Public safety matters – and not just because polls say so. The safety of the neighborhoods where we live, work, and send our children to school impacts our ability to thrive in these places. And the perception of public safety matters too. If New Yorkers are afraid to take their kids to the park, take the subway to work, eat at a local restaurant, or travel across town to see family and friends, we will not be able to repair the economic and social damage caused by the pandemic. Too many New Yorkers do not feel safe in our city right now.
New York’s leaders are right to focus on protecting public safety. However, New York’s reactions to crime have often disproportionately harmed low-income communities and communities of color without actually making anyone safer. New York City’s experience with expanded stop, question, and frisk tactics is just one example of this disturbing history. Too often, our policies have threatened the lives, security, and freedom of some New Yorkers – indeed, the New Yorkers who would most benefit from effective public safety practices – in order to make other New Yorkers feel safer, without truly making them safer. Practices that are actually effective in reducing crime can go overlooked in the meantime.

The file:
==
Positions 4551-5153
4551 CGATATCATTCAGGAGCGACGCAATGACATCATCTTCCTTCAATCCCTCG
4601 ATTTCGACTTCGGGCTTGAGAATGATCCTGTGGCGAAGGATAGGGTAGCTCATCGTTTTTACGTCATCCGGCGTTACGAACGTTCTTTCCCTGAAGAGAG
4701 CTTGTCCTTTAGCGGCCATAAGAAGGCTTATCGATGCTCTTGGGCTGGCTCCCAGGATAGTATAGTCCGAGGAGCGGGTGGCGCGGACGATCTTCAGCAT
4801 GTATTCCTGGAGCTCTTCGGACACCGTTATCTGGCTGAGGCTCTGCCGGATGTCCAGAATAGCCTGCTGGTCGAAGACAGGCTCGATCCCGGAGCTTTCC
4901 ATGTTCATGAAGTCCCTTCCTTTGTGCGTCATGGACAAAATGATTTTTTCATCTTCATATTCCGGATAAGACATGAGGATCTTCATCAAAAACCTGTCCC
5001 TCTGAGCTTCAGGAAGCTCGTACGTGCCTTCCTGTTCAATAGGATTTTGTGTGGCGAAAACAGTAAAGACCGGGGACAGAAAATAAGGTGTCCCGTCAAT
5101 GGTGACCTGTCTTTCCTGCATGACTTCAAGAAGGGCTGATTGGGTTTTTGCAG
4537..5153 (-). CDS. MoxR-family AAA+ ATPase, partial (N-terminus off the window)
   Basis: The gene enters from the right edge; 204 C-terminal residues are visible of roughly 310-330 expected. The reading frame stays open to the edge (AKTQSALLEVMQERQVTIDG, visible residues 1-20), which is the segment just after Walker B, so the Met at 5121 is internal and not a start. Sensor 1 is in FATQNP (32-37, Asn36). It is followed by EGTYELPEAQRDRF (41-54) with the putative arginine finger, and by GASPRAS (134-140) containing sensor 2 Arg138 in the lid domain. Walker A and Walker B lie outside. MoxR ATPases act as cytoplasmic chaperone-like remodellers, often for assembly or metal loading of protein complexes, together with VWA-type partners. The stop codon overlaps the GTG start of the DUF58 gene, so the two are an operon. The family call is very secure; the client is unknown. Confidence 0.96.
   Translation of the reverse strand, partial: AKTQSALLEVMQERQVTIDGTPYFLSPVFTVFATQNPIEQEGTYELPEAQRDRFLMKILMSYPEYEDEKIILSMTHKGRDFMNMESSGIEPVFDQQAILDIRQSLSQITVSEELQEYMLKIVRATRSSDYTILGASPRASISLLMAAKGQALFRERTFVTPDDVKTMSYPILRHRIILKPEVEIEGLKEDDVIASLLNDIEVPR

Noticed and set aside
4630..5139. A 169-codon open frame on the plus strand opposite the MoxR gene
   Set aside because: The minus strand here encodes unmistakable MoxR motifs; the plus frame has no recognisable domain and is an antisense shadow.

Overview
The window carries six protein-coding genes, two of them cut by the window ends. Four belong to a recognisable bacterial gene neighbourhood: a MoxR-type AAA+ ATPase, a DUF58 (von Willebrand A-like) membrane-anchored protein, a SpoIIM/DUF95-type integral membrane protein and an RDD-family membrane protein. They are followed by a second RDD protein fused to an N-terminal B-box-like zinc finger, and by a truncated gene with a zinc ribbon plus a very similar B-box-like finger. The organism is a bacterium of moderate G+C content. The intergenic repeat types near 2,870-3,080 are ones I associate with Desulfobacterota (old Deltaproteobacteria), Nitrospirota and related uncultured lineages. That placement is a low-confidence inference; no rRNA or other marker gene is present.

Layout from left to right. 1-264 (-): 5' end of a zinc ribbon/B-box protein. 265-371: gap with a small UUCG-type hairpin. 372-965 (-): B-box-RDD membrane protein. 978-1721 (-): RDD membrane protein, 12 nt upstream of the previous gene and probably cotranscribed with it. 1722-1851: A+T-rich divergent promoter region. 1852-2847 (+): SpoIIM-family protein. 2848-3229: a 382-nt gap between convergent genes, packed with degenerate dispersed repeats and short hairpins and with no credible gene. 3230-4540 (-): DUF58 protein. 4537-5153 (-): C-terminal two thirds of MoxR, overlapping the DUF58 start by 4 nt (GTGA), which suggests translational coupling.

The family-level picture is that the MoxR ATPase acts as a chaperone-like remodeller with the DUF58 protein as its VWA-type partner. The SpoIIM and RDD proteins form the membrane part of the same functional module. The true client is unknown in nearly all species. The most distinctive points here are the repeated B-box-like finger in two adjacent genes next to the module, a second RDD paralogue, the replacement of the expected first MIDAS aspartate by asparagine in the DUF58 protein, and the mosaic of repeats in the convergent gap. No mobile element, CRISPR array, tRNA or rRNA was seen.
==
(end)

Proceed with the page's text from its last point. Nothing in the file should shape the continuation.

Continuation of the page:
In recent years, New York has taken important steps to right some of these wrongs. Five years ago, New York State raised the age of criminal responsibility to 18, in recognition of the fact that the actions of 16- and 17-year-olds should not be judged the same way as the actions of adults and that the resources and solutions needed to rehabilitate young people are different as well. More recently, New York passed laws that limit the ability of judges to set cash bail for most misdemeanors and non-violent felonies, and that require judges to consider an individual’s ability to pay when setting bail.
In response to fears about crime, our leaders in Albany are considering rolling back these critical reforms. This would be a grave error. It is essential that policymakers prioritize solutions that are grounded in evidence, and do the challenging but important work of helping the public understand that not every policy that sounds like it is “tough on crime” actually makes a dent in criminal activity. For over 30 years, Robin Hood has invested in programs and worked to advance policies that are proven to combat poverty. We follow where the evidence leads. And the evidence tells us that rolling back Raise the Age and reversing bail reform, as the Governor has proposed, will not make us safer.
Crime is up across the country, including in places where the criminal legal system has remained unchanged. In New York, the data tells us that Raise the Age and bail reforms are not responsible for the recent uptick in gun violence; that rolling back those reforms may actually fuel the conditions that foster criminal activity in the first place; and that these proposed changes would disproportionately harm Black and Latinx New Yorkers. Analysis released by the Data Collaborative for Justice at John Jay College this week finds that the vast majority (more than 75 percent) of cases that would now become bail eligible under the Governor’s proposal are misdemeanors, mostly low-level, and that 0 percent of those cases are violent felonies. Research shows that 85 percent of the time bail is set, it’s unaffordable.